I was dating my now-husband at the time, and during our 6 weeks apart, we both grew spiritually. He is a convert and was already in his chosen profession (and in a fair amount of debt) at the time of his baptism. We met a year later, and he was advised to get married sooner rather than later. While I served on my mini mission, he took great strides forward spiritually and received his temple endowments.

    I gained a stronger testimony. I lost my fear of speaking to strangers. I gained a lot of empathy for other people and matured in many ways. It was a struggle for me to leave my home at that time, because my mom and step-dad weren’t happy I was leaving but allowed me to make my own choices. My family was blessed while I was away.

    I am very grateful for my unique experience. I look forward to the time when my children are older and contemplating this opportunity for themselves. I have three daughters and a son with autism, so I may well not have any missionary children. Or I may have four! Time will tell.

    • enjoybirth Reply

      What a great opportunity. It is amazing how even 6 weeks of a mission made such an impact on not only you but your future husband. Thanks for sharing!

  2. I did not serve as a full-time missionary. I got married a few months before I turned 21. I think I probably would have given a lot more consideration to serving had the age been 19 at the time, and who knows what “might have been?” Serving a mission as a young single woman was not my path. The important lessons I have needed to learn have come to me from other experiences–moving around a lot as a kid, going to high school in the Bible Belt, living with at least 10 different girls I had not met prior to living with in college, etc. I believe that The Lord gives each woman the experiences she needs in life to learn what she needs for her progression, just like how some women have children by natural conception, some by fertility treatment, some by adoption, and some help mother children who are not their own–each woman’s experience bringing children into her life and/or mothering is a significant part of her journey through which she may gain valuable lessons and insights. I know there are a lot of women like me, who married at 19-21, who are probably wishing they’d had the opportunity to serve, but I believe we have all been exactly where we needed to be and where The Lord needed us. The new generation of woman may have different needs and/or the church needs their service in a different way.

    The announcement made me very excited for my children, knowing my daughters are more likely to serve full-time missions and I also realized my son (who is only 2 now!) has one less year to prepare now, and I realized in a way I hadn’t before, that the majority of the responsibility to prepare him is ours.

    • enjoybirth Reply

      Great point!!

      I believe that The Lord gives each woman the experiences she needs in life to learn what she needs for her progression,

      I think that is so true. We all have different paths and the Lord helps us learn along the way. I think it is probably true that this new generation of woman have different needs. I am excited to see how the Lord uses them. 🙂

  3. I did not serve a mission. I thought about it, and prayed about it when I was 21, and the answer was “no.” I am elated with the age changes, but I certainly wasn’t in the right emotional state of mind to have considered it then. Of course, part of that was because I was hung up on a boy who didn’t end up becoming my husband (thank goodness). And I do have depression.

    I am very excited that my daughter (who is only seven months old) may have the opportunity when she’s 19. This will affect my parenting decisions–I want her to be worthy to serve, if that is what she so desires.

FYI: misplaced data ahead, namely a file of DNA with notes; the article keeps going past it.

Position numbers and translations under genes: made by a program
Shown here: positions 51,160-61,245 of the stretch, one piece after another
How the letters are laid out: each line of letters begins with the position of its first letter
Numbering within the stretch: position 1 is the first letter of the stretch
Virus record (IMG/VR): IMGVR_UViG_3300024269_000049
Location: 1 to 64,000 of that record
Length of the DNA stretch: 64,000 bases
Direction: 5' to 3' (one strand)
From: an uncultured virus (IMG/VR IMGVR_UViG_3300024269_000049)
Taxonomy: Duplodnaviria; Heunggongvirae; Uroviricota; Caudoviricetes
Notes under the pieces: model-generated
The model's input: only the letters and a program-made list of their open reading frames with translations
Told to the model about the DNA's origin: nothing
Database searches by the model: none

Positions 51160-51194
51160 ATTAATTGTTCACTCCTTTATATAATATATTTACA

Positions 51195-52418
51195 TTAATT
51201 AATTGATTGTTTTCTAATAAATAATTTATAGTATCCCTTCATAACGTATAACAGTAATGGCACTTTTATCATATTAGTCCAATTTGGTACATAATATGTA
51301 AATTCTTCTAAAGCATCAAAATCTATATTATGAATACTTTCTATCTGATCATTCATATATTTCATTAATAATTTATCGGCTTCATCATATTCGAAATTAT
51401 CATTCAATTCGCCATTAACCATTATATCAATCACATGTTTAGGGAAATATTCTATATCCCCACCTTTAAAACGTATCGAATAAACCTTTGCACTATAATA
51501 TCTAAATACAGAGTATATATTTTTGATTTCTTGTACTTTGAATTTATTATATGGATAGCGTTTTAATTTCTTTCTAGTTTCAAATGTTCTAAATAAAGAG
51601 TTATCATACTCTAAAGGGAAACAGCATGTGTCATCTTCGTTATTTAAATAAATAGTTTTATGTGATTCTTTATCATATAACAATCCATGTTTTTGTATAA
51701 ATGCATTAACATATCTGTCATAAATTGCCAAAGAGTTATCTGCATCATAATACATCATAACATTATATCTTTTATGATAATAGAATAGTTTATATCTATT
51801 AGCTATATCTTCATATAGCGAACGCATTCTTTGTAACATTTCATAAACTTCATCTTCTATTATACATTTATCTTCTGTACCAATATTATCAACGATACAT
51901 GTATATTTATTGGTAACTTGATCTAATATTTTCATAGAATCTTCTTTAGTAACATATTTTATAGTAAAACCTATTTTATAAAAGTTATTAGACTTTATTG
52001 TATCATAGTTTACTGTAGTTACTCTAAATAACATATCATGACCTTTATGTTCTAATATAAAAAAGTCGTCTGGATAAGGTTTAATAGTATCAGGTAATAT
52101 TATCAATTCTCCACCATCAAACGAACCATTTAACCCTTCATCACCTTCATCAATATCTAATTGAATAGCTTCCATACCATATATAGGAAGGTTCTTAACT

• enjoybirth Reply

      Thanks for sharing your experience. I have heard quite a few moms with girls talk about how it is changing the way they thinking about their daughters futures. Many are now more open to the possibility of their daughters serving missions. 🙂

  4. I served an 18+ month mission and I’m so grateful that I did. Everyday in some way I am affected by that time in my life. I have met women who have expressed a desire that they could have gone too and when they say that I often feel a distinct impression that this person is just as spiritual as they ever would have been had they gone on a “full-time” mission. It is true that God will place experiences in our path to help us grow either way. It can be a hard decision when we are sisters. I know that I really wanted to go but met opposition in some of the people close to me whose opinion really mattered. I gave it extra thought and did not leave right at age 21. I’m so glad I gave it the extra thought. It meant I was home when my brother married and I was able to be in the temple because I was preparing for a mission and received my endowment. What a treasure. God has in his hands and I love that this change will likely increase the number of missionaries. I am excited too because I feel that missionary preparations will step up for young women and men and whether or not a young woman goes she will be all the more prepared to be a member missionary and teach her children. I am ecstatic! I am serving in young women’s right night and already I have heard their excited reactions.

    • enjoybirth Reply

      I have seen the excitement too from the young women! I LOVE it!

  5. I love how you commented that your mission helped you learn to deal with change! I myself was somewhat of a commitment-phobe pre-mission, so remaining committed to missionary service for the entire 18 months was a major challenge for me, as was remaining with a companion and an area for longer than the 6-week change period. I’m so grateful now that I learned to deal with staying in one place – it sure has helped me commit to marriage, and children! 🙂 I do hope that the new 19-year-old option encourages more young women to serve! My own mission was such a blessing!

    • enjoybirth Reply

      Funny how we learned different things from the same thing! 🙂

  6. I totally would have gone at 19. In fact I always used to say that. But by 21 i interested. I think if I had gone when I was interested it would have been great for me. I also think I might have made a better choice the first time about who I married. So I’m glad there are more options now for women.